PHILADELPHIA (AP) — The union representing Philadelphia police officers is challenging the department's decision to make public the names of officers in police-involved shootings.
Lodge 5 of the Fraternal Order of Police filed an unfair labor practice complaint Wednesday with the Pennsylvania Labor Relations Board, saying the policy change was instituted without negotiating with the union, The Philadelphia Inquirer (http://bit.ly/1dED1VR ) reported.
"This unilateral change is contrary to decades of past practice between the parties whereby the privacy rights of officers were valued and protected," the complaint said.
The challenge was filed hours after Commissioner Charles Ramsey said the department will release an officer's name within 72 hours of a police-involved shooting unless there is a threat against the officer or family members. The new policy is in line with a Justice Department recommendation that police "share basic facts and circumstances" within 72 hours.
Ramsey had requested the Justice Department to review the city's nearly 400 officer-involved shootings since 2007 long before police shootings last year in Ferguson, Missouri, and Cleveland heightened national focus on the issue. The government recommended intensive retraining in the use of force and community-oriented policing in order to ease "significant strife" between the Philadelphia department and the community.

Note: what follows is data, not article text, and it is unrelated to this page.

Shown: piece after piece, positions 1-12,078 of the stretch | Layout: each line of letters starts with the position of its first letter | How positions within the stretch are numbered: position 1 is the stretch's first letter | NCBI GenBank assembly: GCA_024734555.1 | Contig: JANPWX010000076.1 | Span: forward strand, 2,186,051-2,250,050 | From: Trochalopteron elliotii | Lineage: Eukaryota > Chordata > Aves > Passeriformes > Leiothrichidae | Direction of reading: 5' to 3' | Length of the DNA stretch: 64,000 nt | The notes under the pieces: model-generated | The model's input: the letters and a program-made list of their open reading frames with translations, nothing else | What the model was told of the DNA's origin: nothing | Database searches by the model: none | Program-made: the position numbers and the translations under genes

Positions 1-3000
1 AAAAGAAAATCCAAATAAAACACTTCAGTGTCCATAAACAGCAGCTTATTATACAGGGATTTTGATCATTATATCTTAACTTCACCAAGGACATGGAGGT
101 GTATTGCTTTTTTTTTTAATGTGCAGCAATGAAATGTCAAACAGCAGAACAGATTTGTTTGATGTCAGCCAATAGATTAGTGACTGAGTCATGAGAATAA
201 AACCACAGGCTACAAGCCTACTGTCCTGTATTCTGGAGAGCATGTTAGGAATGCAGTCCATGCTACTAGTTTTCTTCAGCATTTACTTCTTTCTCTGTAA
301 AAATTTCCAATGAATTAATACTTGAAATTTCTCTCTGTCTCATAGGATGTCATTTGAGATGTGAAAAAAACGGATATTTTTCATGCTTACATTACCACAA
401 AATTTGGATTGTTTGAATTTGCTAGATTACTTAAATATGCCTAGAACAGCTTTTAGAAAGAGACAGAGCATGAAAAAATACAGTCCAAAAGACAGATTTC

The report said Philadelphia's investigations into officer-involved shootings lacked consistency, focus and timeliness and recommended a single, specially trained investigative unit to handle them. It recommends that officers receive more reality-based training that incorporates de-escalation techniques.
Ramsey said Friday that the union has "every right" to file such a complaint, but "I think we're within our rights to take the steps we took, have taken, and are going to take."
The union complaint also contends that four proposed changes to departmental policy on use of force were contrary to the existing collective bargaining agreement.
"The city unilaterally implemented these changes in working conditions without first bargaining with the FOP or, indeed, even requesting bargaining with the FOP," the complaint said.
Information from: The Philadelphia Inquirer, http://www.inquirer.com